Tata Trusts iterated that under Venkataramanan's leadership, it has done "outstanding work across India", both now and in the past
Tata Trusts on Thursday came out in support of its managing trustee R Venkataramanan, who is under investigation by the CBI for allegedly trying to manipulate government policies through corrupt means to get an international licence for AirAsia India.
A combined meeting of the trustees of Tata Trusts was held on Thursday afternoon, and all of them "reaffirmed their complete trust and continued support to Venkataramanan".
In a statement issued to news publications, Tata Trusts iterated that under Venkataramanan's leadership, it has done "outstanding work across India", both now and in the past.
Tata Trusts also said that its trustees expressed concern over "inaccurate and mischievous reports" that gave a false impression of its offices being raided by investigating authorities, something that it said "did not take place".
"Tata Trusts has nothing to do with the ongoing investigation and this has been maintained from day one. The case pertains to Air Asia and Venkat being a nominee of Tata Sons. The fact that the trustees have reaffirmed their faith in Venkat as the Managing Trustee of Tata Trusts, speaks volumes of the good work Venkat has done over the years and of the unblemished reputation he enjoys in the society," said Zulfiquar Memon, Managing Partner, MZM Legal, which is representing Venkataraman in the Air Asia matter.
Venkataramanan's office at Tata's premises was "visited" by the authorities, who sought clarifications on some papers pertaining to Air Asia India, and took some of them, Tata Trusts said.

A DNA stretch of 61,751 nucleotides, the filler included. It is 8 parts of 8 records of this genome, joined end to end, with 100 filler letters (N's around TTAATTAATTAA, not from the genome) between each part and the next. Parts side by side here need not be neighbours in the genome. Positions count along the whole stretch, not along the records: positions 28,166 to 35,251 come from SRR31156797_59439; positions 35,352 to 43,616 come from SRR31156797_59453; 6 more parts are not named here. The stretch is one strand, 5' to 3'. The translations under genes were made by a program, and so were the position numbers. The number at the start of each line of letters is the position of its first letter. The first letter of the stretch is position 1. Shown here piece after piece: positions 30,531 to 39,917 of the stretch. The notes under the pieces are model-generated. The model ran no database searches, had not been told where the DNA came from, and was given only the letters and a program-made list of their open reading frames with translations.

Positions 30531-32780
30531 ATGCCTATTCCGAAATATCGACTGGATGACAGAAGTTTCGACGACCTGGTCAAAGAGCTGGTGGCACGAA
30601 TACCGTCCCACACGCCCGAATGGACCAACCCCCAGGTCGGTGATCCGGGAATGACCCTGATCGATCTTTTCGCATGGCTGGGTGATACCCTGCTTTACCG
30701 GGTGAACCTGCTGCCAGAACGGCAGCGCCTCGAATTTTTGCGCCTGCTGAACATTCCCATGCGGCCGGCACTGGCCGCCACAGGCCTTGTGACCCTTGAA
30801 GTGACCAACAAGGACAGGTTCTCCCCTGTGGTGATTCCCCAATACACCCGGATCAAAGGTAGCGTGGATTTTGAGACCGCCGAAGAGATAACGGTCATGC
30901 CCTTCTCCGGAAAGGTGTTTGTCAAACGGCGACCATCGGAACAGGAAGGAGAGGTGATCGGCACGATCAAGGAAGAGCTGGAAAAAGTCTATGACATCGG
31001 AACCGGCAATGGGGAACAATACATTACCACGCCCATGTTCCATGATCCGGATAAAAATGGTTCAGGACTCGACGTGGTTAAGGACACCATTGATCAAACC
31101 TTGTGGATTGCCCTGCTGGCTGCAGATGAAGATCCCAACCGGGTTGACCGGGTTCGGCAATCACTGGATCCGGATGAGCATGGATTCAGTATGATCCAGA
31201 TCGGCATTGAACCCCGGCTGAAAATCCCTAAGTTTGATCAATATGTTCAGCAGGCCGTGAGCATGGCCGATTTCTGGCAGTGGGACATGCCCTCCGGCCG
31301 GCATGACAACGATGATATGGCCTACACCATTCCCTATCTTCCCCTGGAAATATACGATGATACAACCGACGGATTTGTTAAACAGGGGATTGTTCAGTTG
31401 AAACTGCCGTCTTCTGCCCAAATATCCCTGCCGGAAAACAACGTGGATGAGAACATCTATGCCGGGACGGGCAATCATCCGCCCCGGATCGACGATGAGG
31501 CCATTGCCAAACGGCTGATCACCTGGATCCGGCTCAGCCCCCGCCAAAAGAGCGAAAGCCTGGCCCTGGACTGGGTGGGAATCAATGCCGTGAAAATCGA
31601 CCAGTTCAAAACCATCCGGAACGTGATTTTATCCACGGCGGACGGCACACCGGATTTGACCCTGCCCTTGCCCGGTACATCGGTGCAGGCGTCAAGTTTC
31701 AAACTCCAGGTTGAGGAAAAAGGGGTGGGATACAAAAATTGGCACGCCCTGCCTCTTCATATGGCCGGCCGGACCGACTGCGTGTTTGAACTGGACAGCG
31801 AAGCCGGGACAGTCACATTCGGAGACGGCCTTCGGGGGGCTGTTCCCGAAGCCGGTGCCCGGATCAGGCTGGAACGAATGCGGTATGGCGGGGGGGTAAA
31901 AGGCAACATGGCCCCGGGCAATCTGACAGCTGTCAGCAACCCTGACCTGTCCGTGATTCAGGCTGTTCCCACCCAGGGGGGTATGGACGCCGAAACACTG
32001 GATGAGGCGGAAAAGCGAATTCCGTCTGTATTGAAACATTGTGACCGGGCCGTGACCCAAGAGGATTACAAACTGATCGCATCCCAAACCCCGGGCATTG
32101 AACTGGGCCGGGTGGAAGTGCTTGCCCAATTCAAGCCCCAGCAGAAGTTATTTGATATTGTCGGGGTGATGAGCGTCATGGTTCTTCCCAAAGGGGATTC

"The trustees categorically reiterated that the reported investigations have nothing whatsoever to do with the affairs of any of the Tata Trusts and noted that papers and documents relating to the Trusts were neither seen nor called for by the investigators," the statement read.
Tata Sons holds 49 percent in Air Asia India.
Last month, the CBI had registered a case against AirAsia Group CEO Tony Fernandes, Venkataramanan and other officials for allegedly trying to manipulate government policies through corrupt means to get international licence.
The investigating agency has alleged that Venkataramanan was lobbying in the government to secure mandatory approvals, some of them through "non-transparent means", including the then Foreign Investment Promotion Board (FIPB) clearance, no-objection certificate and the attempt for removal or modification of 5/20 rule.
The norm -- which required local airlines to be in operation for at least five years and a minimum fleet of 20 planes in order to start overseas operations -- was done away with in 2016. Now, only the fleet requirement of 20 aircraft is in force, making it easier for new players such as AirAsia India and Vistara to commence international flights.
Venkataramanan had, however, denied the allegations,m saying he was wrongly named as an accused in case as he had "little or no role to play" as a non-executive director at the airline. He also blamed "revenge legal action" by former Tata Group chief Cyrus Mistry for the accusations.
"In my capacity as non-executive director of Air Asia India Limited, I have been wrongly named as an accused by the CBI on operational matters where I had little or no role to play," he had said in a statement.(With inputs from PTI)